But when The Lovely Bones’ moment of truth arrives Susie abruptly changes her mind effectively turning almost every preceding plot point into an infuriating red herring and depriving us of the emotional release Jackson so steadfastly prepared us for. What we’re left with ultimately is an experience akin to taking a shot of morphine and watching someone play the videogame Myst for two hours (a span that might very well be reduced to 45 minutes if the film’s copious slow-motion shots were all played at normal speed). And once the anodyne buzz wears off the comedown is agonizing.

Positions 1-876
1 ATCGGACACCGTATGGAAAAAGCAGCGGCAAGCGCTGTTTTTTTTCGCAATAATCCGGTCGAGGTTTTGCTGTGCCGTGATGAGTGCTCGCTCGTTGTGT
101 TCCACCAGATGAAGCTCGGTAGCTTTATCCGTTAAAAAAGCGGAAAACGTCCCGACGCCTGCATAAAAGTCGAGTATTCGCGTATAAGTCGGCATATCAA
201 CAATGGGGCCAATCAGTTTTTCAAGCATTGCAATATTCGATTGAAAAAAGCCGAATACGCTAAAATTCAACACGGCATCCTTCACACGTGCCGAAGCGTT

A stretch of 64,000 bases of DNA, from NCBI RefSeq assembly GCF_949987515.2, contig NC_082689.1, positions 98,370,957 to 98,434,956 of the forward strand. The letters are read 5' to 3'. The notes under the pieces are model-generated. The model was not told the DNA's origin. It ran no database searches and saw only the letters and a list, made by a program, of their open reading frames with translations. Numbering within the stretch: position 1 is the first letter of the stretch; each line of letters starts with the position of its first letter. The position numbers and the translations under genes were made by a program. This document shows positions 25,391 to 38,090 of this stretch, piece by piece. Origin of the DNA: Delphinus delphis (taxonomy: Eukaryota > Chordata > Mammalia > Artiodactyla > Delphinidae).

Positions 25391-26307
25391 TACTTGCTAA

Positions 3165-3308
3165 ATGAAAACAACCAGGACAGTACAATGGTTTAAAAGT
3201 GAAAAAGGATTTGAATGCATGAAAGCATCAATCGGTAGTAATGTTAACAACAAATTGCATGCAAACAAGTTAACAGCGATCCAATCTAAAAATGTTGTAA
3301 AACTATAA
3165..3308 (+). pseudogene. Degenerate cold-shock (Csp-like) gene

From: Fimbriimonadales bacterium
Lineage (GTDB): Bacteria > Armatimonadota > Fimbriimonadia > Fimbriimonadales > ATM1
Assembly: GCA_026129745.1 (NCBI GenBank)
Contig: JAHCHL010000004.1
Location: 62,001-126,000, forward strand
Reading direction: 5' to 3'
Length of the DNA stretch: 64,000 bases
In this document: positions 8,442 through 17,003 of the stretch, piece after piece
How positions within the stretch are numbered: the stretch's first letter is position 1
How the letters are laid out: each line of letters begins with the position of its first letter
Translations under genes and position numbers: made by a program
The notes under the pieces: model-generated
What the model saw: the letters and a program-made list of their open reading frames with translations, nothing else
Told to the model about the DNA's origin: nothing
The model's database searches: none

Dateline: 10 000 B.C. The day of the last hunt has arrived. Oh dear. If an ancient prophecy holds true a remote mountain tribe’s quiet existence is hours away from coming to a bloody end. Not that it matters to a hunting party comprised of mud-splattered Abercrombie & Fitch himbos--nothing’s going to come between them and a hot plate of woolly mammoth meat. But no sooner is dinner over than “four-legged demons” attack. Actually they’re just slave traders on horseback but they quickly make off with plenty of women and children including Evolet (Camilla Belle). This “girl with the blue eyes” just so happens to possess the tribe’s “promise of life”--whatever that is. Enter D'Leh (Steven Strait). Our would-be He-Man loves Evolet so he organizes a rescue mission with the help of tribe elder Tic’Tic (Cliff Curtis). Their destination is a place unlike anything they have seen before (because they didn’t see Apocalypto): a city with pyramids built by slaves and ruled by a purported god the evil Almighty. First though our heroes must make it there alive--which is easier said than done when there are hungry (and poorly computer-generated) saber-toothed tigers on the prowl. Forget about Belle replacing Raquel Welch as the prehistoric playmate of your dreams. It’s my sad duty to report that are we denied the pleasure of seeing Belle strike some sexy poses in an animal-skin bikini straight out of One Million Years B.C. But it’s nice to know that even in the Mesolithic period our dreadlocked damsel in distress has access to the spa services needed for her to pass as the well-scrubbed face of a Vera Wang perfume campaign. Everyone else though needs a hosing down. Besides keeping herself clean and healthy Belle’s only other responsibility is to give the occasional hard stare that emphasizes Evolet’s piercing blue eyes which she does with aplomb. The Covenant’s Strait may have the beefcake physique of a warrior but he doesn’t possess any noble qualities. He’s more dolt than D’Leh natural born leader. Just listen to the sleepy Strait’s morale-boosting Independence Day-ish speech and you’re be inspired to fall on your own spear. Live Free or Die Hard’s Curtis can barely contain his embarrassment at having to fight at Strait’s side. 10 000 B.C. doesn’t boast a villain worthy of our hisses but Affiff Ben Nadra and Marco Khan at least project some menace as at-odds slave traders. “Only time can teach us what is truth and what is legend ” intones narrator Omar Sharif with all the pomposity of Seinfeld’s J. Peterman. Fine but 10 000 B.C. is hardly the stuff of legends. There are too many problems with this serious-minded but fantastical prehistoric romp to enjoy it on its own terms or as an unintentional exercise in pure camp. Forcing the cast to speak with grating generic European accents makes the inane dialogue harder on the ears. The plot borrows too liberally from Apocalypto. Even when Emmerich stops treading on Mel Gibson’s toes 10 000 B.C. also comes across as a de facto prequel to Stargate what with its antagonist being a pyramid-obsessed supreme being. You even brace yourself for the Almighty to reveal himself to be Jaye Davidson. All could be forgivable if Emmerich delivered on the action. He doesn’t. A woolly mammoth stampede proves to be inferior to similar scenes in Jurassic Park and King Kong. A phorusrhacid attack provokes laughter because it looks like our heroes are fleeing from a pissed-off Big Bird. The climatic revolt ends as soon as it begins. No one demands much from Emmerich. Just pure spectacle. So why does 10 000 B.C. feel no bigger than a natural history museum mini-diorama?